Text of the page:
30 November 2020

Starbucks Employee Fired for Refusal to Wear Pro-LGBT Shirt, Lawsuit Claims

Tell me again how there's no culture war! If you believe that, I have a bridge in Brooklyn you might be interested in buying.


By Joel Abbott

A former New Jersey Starbucks barista has filed a lawsuit against the coffee chain, alleging she was fired for her refusal to wear a pro-LGBT "Pride" T-shirt on the job.

The ex-Aemployee, Betsy Fresse, is a Christian who began working for the company in 2015 and claims she was "assured" by management her faith would not be an issue when transferring to a new store in Glen Ridge in early 2019.

Fresse alleges that she then had a conversation with supervisors in June 2019 when she saw a box of Starbuck's LGBT pride shirts on a desk in the manager's office during a meeting. She inquired if wearing the shirts would be mandatory and expressed that she felt it would be "tantamount to forced speech" due to her belief in the biblical definition of marriage between "one man and one woman only."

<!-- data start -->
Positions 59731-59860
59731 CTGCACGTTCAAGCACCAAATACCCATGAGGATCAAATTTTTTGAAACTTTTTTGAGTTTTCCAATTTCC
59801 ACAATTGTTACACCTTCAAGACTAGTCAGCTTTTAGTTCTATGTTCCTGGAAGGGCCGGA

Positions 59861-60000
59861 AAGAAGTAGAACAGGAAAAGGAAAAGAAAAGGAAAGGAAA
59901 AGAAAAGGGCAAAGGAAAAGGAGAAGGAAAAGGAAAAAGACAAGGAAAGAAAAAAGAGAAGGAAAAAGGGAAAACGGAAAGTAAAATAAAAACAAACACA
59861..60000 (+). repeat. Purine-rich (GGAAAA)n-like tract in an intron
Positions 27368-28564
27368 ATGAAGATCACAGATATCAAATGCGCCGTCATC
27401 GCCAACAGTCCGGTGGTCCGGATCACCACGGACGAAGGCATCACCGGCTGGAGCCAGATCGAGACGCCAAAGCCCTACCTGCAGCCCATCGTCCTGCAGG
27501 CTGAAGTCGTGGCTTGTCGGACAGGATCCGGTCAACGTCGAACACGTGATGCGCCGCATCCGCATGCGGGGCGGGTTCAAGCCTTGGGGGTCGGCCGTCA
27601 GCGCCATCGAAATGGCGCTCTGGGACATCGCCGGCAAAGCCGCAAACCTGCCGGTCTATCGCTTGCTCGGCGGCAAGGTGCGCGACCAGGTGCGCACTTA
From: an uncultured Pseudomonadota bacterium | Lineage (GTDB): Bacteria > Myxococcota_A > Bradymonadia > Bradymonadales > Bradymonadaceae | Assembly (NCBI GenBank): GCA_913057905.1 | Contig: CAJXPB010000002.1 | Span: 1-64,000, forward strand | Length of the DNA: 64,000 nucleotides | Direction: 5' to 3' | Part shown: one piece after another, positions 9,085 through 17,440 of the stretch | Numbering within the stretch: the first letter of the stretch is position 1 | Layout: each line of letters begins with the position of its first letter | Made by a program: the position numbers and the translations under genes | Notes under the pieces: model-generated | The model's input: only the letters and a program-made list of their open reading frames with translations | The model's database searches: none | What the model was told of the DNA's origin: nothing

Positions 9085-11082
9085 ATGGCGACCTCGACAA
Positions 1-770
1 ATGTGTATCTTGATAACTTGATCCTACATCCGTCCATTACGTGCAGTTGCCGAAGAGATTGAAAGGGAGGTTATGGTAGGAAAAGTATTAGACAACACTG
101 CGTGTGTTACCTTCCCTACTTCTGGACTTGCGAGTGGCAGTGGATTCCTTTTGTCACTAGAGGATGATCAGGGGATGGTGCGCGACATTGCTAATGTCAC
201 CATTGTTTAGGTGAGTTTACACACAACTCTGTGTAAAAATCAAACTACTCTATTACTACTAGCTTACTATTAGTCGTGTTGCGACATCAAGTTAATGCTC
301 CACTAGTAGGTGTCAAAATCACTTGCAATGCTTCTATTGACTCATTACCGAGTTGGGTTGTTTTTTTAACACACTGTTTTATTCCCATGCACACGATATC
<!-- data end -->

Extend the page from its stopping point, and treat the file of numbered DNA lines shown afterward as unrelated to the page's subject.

Despite assurances that she would not be required to wear the shirt, Fresse says she was contacted by Starbucks's ethics and compliance department a few weeks later. Fresse told the company representative that she did not want to wear the shirt because of her faith. Fresse then says she was fired on August 22, 2019 because "her comportment was not in compliance with Starbucks' core values."
"We enforce these values when we embrace inclusion and diversity, and welcome and learn from people with different backgrounds and perspectives," said Fresse's termination notice from the company.
Her notice of termination also reportedly claimed that she had told her co-workers they "need Jesus" when she was handed one of the pro-LGBT shirts.

In addition to seeking backpay and renumeration for legal fees, Fresse's lawsuit is pursuing litigation that would prevent Starbucks from "failing to accommodate the sincerely held religious beliefs" of other employees in the future.

Starbucks has denied the allegations and said it does not require employees to wear any branded content other than its trademarked green apron.

"We are very aware of the claims by Mrs. Fresse, which are without merit and we are fully prepared to present our case in court," said a Starbucks spokesman in response to the lawsuit. "Specific to our dress code, other than our green apron, no part of our dress code requires partners to wear any approved items that they have not personally selected."

🔦 Starbucks has a long history of supporting progressive causes, including making allowing staff to wear clothing in support of Black Lives Matter, celebrating transgender individuals in official advertisements, and selling a full line of LGBT Pride products in its stores.

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